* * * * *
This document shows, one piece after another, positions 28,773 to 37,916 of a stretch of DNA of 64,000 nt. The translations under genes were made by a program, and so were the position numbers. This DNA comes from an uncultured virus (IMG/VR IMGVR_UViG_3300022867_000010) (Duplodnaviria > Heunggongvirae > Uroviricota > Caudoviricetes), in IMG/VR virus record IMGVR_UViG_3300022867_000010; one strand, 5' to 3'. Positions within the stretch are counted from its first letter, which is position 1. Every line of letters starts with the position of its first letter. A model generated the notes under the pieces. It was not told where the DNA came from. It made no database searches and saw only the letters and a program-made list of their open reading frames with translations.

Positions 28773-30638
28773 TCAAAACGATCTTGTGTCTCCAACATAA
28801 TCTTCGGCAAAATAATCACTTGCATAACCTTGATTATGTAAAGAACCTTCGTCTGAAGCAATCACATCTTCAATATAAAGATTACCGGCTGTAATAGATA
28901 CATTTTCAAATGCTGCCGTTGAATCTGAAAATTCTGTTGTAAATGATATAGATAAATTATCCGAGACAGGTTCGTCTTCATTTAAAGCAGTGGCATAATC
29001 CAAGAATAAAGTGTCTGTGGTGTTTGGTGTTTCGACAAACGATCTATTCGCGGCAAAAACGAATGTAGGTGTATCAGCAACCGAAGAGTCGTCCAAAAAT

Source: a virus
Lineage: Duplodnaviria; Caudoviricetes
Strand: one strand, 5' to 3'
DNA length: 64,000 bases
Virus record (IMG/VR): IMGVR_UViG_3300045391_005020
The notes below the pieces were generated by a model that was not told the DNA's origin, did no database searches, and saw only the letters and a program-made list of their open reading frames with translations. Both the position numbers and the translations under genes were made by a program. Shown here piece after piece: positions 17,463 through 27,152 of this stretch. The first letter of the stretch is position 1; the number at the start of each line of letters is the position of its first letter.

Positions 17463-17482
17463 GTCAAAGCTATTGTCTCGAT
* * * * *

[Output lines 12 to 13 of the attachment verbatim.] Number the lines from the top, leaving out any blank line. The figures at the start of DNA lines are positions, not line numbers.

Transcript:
The notes below the pieces were generated by a model that was not told the DNA's origin, did no database searches, and saw only the letters and a program-made list of their open reading frames with translations. Both the position numbers and the translations under genes were made by a program. Shown here piece after piece: positions 17,463 through 27,152 of this stretch. The first letter of the stretch is position 1; the number at the start of each line of letters is the position of its first letter.

Positions 17463-17482